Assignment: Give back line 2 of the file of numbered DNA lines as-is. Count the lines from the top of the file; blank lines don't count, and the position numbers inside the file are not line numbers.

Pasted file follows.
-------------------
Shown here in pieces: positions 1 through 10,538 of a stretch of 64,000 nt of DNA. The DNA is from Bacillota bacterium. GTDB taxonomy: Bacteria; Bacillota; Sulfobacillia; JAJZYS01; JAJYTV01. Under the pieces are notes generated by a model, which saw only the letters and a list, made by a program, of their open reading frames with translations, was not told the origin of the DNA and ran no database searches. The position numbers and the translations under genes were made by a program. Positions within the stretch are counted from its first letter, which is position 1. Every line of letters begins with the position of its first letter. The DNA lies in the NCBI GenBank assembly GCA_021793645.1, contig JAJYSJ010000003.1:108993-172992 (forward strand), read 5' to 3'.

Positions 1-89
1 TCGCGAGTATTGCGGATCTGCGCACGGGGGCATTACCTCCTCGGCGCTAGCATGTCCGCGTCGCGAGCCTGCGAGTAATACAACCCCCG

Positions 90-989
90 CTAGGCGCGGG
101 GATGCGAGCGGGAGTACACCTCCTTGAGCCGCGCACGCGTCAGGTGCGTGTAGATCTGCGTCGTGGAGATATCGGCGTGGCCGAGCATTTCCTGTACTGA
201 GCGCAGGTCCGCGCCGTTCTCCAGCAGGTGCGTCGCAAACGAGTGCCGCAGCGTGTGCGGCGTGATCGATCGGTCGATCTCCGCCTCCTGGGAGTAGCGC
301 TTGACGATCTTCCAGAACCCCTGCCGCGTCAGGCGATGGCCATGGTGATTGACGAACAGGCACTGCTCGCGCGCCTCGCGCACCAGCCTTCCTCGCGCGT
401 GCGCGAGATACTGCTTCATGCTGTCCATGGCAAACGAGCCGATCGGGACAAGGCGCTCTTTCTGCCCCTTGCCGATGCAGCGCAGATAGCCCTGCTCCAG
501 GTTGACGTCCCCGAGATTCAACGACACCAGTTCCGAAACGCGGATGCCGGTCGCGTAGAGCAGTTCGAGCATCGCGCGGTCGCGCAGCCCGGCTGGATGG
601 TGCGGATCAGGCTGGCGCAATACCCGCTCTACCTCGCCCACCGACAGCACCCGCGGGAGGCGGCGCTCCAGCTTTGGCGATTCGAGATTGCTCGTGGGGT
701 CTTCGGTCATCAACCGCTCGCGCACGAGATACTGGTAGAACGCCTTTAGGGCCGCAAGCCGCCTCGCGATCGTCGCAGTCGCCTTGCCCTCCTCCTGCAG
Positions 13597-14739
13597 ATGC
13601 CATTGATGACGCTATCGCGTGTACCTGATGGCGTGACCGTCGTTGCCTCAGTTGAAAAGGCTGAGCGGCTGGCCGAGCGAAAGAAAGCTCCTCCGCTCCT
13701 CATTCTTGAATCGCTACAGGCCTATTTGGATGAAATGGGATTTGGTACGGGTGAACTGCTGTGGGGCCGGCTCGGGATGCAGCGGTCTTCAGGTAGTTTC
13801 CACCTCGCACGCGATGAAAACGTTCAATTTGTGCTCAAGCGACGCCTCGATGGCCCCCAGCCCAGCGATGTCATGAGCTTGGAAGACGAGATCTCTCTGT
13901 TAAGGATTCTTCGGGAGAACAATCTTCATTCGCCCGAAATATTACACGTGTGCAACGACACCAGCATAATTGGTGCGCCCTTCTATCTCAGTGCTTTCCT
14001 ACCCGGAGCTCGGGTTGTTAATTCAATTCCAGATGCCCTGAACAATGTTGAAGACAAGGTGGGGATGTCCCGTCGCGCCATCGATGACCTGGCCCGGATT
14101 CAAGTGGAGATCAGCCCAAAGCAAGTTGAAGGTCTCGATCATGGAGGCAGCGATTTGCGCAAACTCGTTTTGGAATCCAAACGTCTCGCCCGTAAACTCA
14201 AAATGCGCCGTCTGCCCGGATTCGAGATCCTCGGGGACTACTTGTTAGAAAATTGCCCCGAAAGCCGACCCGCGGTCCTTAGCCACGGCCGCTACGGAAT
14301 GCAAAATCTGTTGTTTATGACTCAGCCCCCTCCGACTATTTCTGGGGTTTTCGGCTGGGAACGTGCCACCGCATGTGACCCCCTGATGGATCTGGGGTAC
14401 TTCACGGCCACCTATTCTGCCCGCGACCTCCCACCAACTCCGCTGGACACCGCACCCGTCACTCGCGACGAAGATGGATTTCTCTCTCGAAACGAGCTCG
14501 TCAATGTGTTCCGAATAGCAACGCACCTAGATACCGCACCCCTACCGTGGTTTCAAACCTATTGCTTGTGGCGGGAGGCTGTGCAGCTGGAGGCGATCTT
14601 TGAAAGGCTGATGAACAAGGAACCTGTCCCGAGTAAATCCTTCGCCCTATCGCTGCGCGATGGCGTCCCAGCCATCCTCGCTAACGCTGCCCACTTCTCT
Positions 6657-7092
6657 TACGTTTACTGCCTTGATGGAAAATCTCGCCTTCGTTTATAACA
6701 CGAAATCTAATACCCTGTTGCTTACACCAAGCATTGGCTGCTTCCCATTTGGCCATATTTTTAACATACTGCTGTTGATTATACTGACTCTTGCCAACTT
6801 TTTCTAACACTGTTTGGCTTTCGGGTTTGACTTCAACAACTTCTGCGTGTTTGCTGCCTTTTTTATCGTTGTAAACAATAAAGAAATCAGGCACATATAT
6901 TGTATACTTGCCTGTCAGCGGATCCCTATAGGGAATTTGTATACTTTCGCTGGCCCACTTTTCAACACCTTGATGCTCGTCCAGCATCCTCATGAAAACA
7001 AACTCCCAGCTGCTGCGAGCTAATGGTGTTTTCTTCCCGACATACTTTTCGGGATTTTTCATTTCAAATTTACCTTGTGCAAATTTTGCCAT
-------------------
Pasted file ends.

Positions 1-89